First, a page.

6. Shovel all that cabbage out of the bowl and into the fermenting container – the crock or jars or whatever. Note that if you didn’t have a large container, you can still do this with a few smaller containers if they’re at least a quart each. You want at least 3 inches between the packed cabbage and the top of the jar. Pack it in tightly – the nice thing about glass is that you can see air bubbles, but oh well, I was using stainless steel, so it was a matter of smushing it with my stainless steel cup. The cabbage shreds are supposed to be submerged in their own liquid. Oops. Mine was all moist and soggy but as much as I packed the cabbage with the cup the vegetable matter wasn’t going to be submerged in liquid. Add a little water if you have to – just enough so that the shreds are fully submerged, because any veggie stuff that’s exposed to air will rot (ewwww!)
7. Arrange the leaves you set aside earlier over the top of all the shredded cabbage, making sure the shreds are totally covered.
8. Now you need a weight to make sure the shreds stay below the liquid and away from the air. Place your weight on top of the leaves – it could be a plate or bowl or even be a resealable plastic bag with rocks inside. A plate is good because as long as the water is above it, you know your cabbage isn’t exposed to the air. You don’t want a whole bunch of water, mind you, but you want that cabbage covered. A little mold might form in your crock, but if it’s just surface stuff just scrape it away and remove anything that’s discolored compared to the rest. Let your nose tell you: Sauerkraut doesn’t smell great but it shouldn’t smell rotten.
9. Over the first 24 hours keep your cabbage at room temperature. Check it 3 to 4 times and press it down to make sure that the water level rises to just above the cabbage. Any time that there isn't enough water to completely cover the cabbage, mix a brine in the proportions of 1 teaspoon of sea salt with 1 cup of water and add brine to just above the level of the cabbage.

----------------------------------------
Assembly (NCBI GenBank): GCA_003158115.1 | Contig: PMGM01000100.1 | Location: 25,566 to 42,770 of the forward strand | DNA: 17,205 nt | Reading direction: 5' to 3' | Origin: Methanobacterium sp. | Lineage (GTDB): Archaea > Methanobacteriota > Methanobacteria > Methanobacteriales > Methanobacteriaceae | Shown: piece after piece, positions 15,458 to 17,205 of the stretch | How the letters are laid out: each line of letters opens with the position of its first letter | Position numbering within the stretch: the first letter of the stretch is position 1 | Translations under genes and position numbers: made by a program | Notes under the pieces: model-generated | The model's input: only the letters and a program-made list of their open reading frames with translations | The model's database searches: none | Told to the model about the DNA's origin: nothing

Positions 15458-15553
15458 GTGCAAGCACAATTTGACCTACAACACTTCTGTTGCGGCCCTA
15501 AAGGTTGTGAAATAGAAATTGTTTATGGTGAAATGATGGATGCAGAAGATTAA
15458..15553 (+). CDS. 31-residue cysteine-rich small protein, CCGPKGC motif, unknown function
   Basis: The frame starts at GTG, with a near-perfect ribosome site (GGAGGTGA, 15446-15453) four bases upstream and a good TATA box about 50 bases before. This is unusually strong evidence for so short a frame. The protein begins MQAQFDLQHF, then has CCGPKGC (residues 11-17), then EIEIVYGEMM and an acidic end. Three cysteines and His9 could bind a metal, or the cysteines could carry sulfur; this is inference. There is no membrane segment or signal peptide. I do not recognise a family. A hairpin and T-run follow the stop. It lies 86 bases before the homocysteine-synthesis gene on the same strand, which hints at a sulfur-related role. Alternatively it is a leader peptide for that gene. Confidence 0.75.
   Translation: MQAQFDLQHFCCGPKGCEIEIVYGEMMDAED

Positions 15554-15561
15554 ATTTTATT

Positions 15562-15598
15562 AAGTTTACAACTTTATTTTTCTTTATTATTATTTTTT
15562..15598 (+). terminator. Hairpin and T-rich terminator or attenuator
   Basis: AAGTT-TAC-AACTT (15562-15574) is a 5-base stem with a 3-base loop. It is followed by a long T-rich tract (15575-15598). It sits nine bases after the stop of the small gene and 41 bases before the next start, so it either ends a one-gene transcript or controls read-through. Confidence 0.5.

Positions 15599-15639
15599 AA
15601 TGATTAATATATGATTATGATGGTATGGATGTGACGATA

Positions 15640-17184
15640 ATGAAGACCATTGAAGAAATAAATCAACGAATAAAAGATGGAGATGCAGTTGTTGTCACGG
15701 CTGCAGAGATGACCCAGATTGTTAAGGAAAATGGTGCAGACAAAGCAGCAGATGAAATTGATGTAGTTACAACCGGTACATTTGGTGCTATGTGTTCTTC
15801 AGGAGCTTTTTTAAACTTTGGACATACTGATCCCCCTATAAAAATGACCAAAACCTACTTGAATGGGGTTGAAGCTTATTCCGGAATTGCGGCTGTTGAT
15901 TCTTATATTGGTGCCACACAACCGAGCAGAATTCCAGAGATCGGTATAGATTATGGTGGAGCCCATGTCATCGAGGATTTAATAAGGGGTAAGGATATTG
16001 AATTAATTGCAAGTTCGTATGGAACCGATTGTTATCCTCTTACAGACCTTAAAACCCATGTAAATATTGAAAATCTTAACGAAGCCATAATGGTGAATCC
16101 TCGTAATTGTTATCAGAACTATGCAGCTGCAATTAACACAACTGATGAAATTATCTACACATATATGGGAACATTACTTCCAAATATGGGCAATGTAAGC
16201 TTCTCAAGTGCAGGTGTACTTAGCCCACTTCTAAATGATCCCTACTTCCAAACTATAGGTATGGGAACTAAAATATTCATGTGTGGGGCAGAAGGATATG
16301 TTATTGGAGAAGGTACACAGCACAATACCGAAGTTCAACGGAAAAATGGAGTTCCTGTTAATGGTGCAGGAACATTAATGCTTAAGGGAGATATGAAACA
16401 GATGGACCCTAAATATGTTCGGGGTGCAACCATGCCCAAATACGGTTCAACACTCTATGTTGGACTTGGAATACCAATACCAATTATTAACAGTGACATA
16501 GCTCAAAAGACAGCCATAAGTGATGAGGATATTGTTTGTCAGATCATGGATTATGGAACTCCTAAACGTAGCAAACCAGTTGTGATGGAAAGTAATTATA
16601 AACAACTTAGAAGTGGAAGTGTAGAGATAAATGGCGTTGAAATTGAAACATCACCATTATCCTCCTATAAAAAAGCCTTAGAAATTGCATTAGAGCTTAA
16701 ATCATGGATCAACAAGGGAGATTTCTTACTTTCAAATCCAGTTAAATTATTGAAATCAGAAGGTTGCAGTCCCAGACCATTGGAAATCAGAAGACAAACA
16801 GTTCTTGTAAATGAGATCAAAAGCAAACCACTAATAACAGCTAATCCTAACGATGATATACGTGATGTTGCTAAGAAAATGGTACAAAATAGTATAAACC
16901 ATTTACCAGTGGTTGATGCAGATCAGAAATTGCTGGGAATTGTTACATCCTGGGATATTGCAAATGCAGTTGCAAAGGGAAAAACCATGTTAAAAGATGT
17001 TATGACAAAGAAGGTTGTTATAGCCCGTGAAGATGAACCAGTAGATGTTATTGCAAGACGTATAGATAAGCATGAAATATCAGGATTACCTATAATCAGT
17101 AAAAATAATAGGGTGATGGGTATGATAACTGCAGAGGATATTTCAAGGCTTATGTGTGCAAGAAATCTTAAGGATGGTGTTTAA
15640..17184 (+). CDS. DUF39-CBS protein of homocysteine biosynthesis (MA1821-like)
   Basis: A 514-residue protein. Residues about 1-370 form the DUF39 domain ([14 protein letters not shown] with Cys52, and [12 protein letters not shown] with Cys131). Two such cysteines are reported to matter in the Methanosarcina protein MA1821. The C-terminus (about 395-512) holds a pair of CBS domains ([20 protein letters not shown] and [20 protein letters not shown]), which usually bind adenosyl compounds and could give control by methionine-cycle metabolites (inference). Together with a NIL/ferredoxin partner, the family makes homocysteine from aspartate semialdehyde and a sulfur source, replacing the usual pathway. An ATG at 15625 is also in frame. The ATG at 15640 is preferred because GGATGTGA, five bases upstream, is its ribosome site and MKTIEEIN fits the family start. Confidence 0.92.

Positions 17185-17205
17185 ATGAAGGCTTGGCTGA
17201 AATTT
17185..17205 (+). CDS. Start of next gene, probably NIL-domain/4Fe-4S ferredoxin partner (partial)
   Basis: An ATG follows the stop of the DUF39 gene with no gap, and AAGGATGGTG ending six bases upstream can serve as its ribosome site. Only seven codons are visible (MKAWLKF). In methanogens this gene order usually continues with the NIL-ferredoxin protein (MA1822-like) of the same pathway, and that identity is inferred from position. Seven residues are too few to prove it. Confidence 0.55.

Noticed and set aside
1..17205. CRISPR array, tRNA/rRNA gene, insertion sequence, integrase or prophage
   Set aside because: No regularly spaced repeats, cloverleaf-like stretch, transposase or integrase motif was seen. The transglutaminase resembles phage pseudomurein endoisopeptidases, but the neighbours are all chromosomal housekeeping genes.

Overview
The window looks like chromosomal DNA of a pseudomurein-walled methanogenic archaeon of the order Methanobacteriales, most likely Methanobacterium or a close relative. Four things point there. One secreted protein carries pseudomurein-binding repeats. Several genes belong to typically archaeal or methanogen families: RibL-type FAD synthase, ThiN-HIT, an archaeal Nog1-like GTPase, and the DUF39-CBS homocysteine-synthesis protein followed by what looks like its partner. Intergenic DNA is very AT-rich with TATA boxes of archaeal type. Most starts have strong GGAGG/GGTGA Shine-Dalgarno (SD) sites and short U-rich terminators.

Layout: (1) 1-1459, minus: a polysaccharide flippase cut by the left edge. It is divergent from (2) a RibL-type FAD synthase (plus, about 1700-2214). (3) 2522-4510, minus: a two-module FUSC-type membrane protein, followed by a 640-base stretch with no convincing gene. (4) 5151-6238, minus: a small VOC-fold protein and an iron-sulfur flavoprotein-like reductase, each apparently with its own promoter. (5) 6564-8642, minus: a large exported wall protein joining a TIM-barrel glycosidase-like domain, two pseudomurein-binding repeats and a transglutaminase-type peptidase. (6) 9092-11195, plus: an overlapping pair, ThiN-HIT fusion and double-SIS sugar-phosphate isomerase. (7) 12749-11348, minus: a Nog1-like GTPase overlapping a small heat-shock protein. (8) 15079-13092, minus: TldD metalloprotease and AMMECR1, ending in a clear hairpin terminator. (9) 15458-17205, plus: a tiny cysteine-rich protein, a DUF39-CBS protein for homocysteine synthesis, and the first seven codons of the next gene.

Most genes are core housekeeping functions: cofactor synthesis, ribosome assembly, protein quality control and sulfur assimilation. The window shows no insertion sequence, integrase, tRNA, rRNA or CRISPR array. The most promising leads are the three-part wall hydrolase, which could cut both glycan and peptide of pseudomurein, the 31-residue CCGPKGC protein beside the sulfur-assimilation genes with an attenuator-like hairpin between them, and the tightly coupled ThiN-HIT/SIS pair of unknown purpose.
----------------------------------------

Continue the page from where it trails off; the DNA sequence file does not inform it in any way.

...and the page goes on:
10. For the first few days, store at room temperature, then move your crock to a cooler location, such as a basement. You can cover it if you want, but remember, this is fermentation and pressure can build up so if you’ve got a good seal, burp it every day or two, especially in the beginning when it’ll be bubbling – hey, that’s what happens in beer, too.
11. The rest is up to the sauerkraut gods. The cabbage ferments all by itself – the microbes that do it are on the leaves (and on those juniper berries I added). Let it do its thing for a week and then give it a taste. Check every week until it’s sour as you like. That could be a soon as a week, but if it’s cooler or if there weren’t so many microbes on the leaves it will take longer. Just remember, fermented foods are the most potent source of beneficial bacteria (probiotics) there is. The longer sauerkraut ferments the more probiotic support it offers your digestive system, and isn’t that why you are doing this in the first place? No? You just wanted to make Reuben sandwiches?
12. Store it in the fridge in its own container or in tightly sealed jars at that point to stop the fermentation – it’ll keep for months, because it is alive!
Disclaimer: I’m an irreverent cook and stuff I make rarely comes out the same two times in a row. Follow these directions at your own risk!